Beautiful Untrue Things: Forging Oscar Wilde’s Extraordinary Afterlife
Borrowing its title from Oscar Wilde’s essay "The Decay of Lying," this study engages questions of fraudulent authorship in the literary afterlife of Oscar Wilde. The unique cultural moment of Wilde’s early-twentieth-century afterlife, Gregory Mackie argues, afforded a space for marginal and transgressive forms of literary production that, ironically enough, Wilde himself would have endorsed. Beautiful Untrue Things recovers the careers of several forgers who successfully inhabited the persona of the Victorian era’s most infamous homosexual and arguably its most successful dramatist.
More broadly, this study tells a larger story about Oscar Wilde’s continued cultural impact at a moment when he had fallen out of favour with the literary establishment. It probes the activities of a series of eccentric and often outrageous figures who inhabited Oscar Wilde’s much-mythologized authorial persona – in forging him, they effectively wrote as Wilde – in order to argue that literary forgery can be reimagined as a form of performance. But to forge Wilde and generate "beautiful untrue things" in his name is not only an exercise in role-playing – it is also crucially a form of imaginative world-making, resembling what we describe today as fan fiction.
- World Rights
- Page Count: 304 pages
- Illustrations: 21
- Dimensions: 6.4in x 1.0in x 9.4in
"Gregory Mackie treats the reader to stories attesting to the profound interest that Wilde’s persona and literary output generated even decades after his death. And aside from the cult of authorial personality, the study also documents those elements of Wilde’s style – the epigrammatic wit, the droll dependence on paradox – that made it ideal for pastiche or forgery."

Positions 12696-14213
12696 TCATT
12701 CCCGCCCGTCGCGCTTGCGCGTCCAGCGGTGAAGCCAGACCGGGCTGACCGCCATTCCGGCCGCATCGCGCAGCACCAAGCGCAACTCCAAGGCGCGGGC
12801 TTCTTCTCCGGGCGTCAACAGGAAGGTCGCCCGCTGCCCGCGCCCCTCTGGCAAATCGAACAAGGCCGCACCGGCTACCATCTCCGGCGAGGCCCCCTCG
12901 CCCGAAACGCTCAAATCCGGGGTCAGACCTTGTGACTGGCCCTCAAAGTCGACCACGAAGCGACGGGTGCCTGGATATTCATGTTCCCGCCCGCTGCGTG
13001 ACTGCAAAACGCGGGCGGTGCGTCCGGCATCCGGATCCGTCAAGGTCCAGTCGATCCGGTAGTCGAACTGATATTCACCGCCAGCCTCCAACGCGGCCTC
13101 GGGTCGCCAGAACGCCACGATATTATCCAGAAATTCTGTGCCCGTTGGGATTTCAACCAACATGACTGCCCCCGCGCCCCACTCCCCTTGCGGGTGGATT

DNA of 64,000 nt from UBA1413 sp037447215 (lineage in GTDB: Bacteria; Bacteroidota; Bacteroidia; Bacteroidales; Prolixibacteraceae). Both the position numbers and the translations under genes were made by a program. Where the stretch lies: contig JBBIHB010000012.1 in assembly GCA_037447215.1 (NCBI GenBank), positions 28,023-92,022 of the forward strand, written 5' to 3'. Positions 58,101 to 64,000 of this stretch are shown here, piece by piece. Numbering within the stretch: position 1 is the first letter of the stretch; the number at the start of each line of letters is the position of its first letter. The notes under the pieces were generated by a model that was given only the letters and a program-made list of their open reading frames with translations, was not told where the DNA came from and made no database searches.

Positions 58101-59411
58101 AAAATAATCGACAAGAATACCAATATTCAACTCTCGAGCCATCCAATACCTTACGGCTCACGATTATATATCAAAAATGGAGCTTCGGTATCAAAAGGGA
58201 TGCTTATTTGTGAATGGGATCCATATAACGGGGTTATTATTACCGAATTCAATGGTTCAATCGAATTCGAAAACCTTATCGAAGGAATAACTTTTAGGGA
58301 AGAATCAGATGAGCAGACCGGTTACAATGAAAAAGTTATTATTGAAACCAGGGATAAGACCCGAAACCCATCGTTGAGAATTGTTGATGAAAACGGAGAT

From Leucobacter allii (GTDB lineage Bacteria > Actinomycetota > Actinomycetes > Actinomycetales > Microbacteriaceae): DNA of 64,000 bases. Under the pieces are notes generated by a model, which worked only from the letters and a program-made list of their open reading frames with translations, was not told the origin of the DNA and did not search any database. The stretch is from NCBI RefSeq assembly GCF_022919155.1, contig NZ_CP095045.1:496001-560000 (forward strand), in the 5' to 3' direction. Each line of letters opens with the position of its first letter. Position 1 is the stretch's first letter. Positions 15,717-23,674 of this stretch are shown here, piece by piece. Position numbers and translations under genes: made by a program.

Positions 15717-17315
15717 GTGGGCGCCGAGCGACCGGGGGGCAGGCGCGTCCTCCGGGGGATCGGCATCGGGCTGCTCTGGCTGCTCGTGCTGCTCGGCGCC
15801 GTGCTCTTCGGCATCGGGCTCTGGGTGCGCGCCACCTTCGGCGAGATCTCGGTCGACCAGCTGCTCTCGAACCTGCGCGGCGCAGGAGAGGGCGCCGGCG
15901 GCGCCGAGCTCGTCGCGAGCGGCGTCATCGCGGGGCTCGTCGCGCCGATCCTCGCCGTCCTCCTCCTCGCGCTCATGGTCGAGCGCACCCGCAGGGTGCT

Rebecca N. Mitchell, Department of English, University of Birmingham
"Gregory Mackie has translated an almost dizzying amount of archival research into a study that is both entertaining and illuminating. Squarely trained on Oscar Wilde, Beautiful Untrue Things surprises by looking for things decidedly not-Wilde. Mackie has, in other words, crafted a book rich in original insights by using a new lens: Wilde forgeries."
Ellen Crowell, Department of English, Saint Louis University
Author InformationGregory Mackie is an associate professor in the Department of English Language and Literatures at the University of British Columbia.
Table of contents
List of Illustrations
Introduction: The Truth of Fakes
1. The Importance of Being Authentic
2. The Picture of Dorian Hope
3. Pen, Pencil, and Planchette
4. The Devoted Fraud
Conclusion: The Teacher of Fandom
Read An Excerpt
The Truth of Fakes